Woolwich terror attack
On May 22, 2013, 25-year-old Afghan war veteran, Drummer Lee Rigby, was hacked to death in broad daylight in a busy street in Woolwich, southeast London. Police arrested two men, one of whom was a British-born convert to Islam who at the scene claimed he had acted in revenge for British wars in Muslim countries.
Second man charged with London soldier murder
British counter-terrorism police on Saturday charged a second Muslim convert with murder over the brutal hacking to death of a soldier on a London street.
Michael Adebolajo, 28, has been charged with the murder of 25-year-old soldier Lee Rigby as well as the attempted murder of two police officers and possession of a firearm, London’s Metropolitan Police said.
He will appear before Westminster Magistrates’ Court in London on Monday.
Adebolajo was one of two Muslim converts of Nigerian descent who were shot by police at the scene of the killing near Rigby’s barracks in Woolwich, southeast London, on May 22.
He and the other suspect, 22-year-old Michael Adebowale, were taken to separate hospitals under armed guard.
Adebolajo was released from hospital on Friday and questioned for a day by counter-terrorism officers before being charged.
Adebowale was also charged with murder and possessing a firearm after leaving hospital on Tuesday.
Both suspects were raised by Christian Nigerian families in London.
The pair were filmed and photographed at the murder scene by witnesses, but legal restrictions prohibit the reporting of further details of the attack.
An inquest into Rigby’s death heard that he was run over by a car before being attacked by two men armed with a cleaver and a knife, on a quiet suburban street in the middle of the afternoon.
Adebowale made his first court appearance on Thursday, speaking only to confirm his name and address before being taken back into custody.
He is due to appear for a bail application at London’s Old Bailey court on Monday, ahead of a pre-trial hearing on June 28.
Ten other people have been arrested in connection with the case, including two women who have been released without charge.
The murder is the first fatal Islamist attack in Britain since suicide bombers killed 52 people in the London transport network in 2005.
In France, a recent convert to Islam was charged on Friday with stabbing a soldier in a busy commercial complex last weekend.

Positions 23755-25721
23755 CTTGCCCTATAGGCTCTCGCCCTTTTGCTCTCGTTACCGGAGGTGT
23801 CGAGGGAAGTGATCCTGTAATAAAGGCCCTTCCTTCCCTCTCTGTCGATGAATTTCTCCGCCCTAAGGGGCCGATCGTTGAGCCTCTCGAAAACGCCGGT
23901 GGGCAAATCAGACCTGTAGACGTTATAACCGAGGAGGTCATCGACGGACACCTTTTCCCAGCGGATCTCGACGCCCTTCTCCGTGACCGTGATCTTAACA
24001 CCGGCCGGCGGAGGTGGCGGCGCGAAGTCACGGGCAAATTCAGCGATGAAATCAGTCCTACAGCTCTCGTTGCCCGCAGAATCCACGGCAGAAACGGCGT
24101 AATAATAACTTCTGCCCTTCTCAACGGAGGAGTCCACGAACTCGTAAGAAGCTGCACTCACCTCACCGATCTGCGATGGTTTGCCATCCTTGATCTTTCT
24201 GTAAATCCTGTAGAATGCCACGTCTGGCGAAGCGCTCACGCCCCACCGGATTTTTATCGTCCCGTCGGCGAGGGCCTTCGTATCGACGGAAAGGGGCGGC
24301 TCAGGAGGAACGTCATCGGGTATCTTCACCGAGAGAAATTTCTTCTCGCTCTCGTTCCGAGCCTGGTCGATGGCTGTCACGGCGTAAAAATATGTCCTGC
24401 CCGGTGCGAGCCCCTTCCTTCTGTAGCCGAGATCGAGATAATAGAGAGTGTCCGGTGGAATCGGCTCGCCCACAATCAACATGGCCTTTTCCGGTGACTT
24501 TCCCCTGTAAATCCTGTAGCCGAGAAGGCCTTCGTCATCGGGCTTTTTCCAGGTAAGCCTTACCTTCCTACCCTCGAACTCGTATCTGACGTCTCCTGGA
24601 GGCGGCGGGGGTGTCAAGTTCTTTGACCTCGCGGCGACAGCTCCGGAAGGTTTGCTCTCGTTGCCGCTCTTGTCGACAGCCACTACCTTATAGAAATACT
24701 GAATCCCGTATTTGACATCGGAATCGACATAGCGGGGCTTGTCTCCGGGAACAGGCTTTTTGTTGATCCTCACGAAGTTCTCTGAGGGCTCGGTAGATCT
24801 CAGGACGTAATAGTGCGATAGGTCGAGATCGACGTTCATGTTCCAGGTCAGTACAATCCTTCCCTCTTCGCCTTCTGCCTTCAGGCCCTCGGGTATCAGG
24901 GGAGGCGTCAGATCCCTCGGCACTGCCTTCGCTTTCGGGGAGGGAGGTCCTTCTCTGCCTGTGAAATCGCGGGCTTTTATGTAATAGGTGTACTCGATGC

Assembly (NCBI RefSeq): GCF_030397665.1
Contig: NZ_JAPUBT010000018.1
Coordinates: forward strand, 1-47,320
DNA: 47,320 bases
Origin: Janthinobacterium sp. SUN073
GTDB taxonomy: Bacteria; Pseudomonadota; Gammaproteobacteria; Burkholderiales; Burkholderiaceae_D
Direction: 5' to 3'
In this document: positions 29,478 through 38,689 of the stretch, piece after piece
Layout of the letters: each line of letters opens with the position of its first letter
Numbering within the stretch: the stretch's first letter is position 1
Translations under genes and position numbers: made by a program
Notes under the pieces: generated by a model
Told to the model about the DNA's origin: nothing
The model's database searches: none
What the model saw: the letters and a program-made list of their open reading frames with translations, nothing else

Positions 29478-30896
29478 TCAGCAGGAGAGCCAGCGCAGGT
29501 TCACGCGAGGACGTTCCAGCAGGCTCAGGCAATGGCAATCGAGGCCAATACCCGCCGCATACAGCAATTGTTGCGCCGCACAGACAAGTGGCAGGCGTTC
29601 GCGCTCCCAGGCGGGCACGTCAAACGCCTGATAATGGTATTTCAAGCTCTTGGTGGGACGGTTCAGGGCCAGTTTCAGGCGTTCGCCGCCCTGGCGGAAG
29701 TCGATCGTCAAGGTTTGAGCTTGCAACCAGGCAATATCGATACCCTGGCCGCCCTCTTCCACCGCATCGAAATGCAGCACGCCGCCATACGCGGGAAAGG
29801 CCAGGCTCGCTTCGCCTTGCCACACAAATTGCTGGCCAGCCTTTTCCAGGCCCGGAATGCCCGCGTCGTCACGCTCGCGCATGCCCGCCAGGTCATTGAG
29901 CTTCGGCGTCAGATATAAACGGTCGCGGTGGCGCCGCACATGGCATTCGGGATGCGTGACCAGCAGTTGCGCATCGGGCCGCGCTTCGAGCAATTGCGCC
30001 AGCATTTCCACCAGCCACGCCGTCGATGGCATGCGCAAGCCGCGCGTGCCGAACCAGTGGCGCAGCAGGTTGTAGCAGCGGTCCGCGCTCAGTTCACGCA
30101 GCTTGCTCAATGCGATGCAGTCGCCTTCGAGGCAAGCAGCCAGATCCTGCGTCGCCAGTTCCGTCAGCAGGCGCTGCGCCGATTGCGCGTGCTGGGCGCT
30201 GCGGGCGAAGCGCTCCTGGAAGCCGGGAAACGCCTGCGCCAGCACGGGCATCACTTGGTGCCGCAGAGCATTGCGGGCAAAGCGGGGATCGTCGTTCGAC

Rigby’s family have called for calm following a number of attacks on British mosques and a rise in anti-Muslim incidents since the shocking murder.
On Saturday, dozens of people were arrested in London as far-right activists, marching in Rigby’s memory, faced off with anti-fascist demonstrators.
Scotland Yard said 58 people from the Unite Against Fascism pressure group were arrested after they gathered to oppose a rally by the far-right British National Party (BNP) near the Houses of Parliament.
There were a couple of minor scuffles at the demonstration, with one BNP supporter suffering from a bleeding nose, but the groups were mainly restricted to trading chants as police separated them behind metal barricades.
The BNP had hoped to march in Woolwich but were banned from doing so by the police, fearing public disorder.
Many of their protesters carried the British flag and some had signs saying “Hate Preachers Out”.
“Britain is a tinderbox waiting to explode,” BNP leader Nick Griffin told news agency AFP.
“We are here - I hope - starting a debate to point out the only way out, or the best way to get peace, is to disengage so there’s a peace treaty between the West and Islam.
“We leave their lands - we stop attacking them, we stop bombing their wedding parties - and in turn, they leave ours. Then we can have peace.”
He added: “We absolutely agree with what Lee Rigby’s family said that nobody should use his death as an excuse or a reason to attack anybody else.”
Anti-fascist demonstrators held up banners reading “Say no to Islamophobia”.
“They’re trying to take advantage of the very sad murder of a young soldier,” UAF chair Steve Hart told AFP.
“We don’t allow the BNP on the streets without opposition.
“In this city, London, the vast majority of the population supports multiculturalism. We’re a multicultural city. We like it, we love it, it’s the way we want to live.”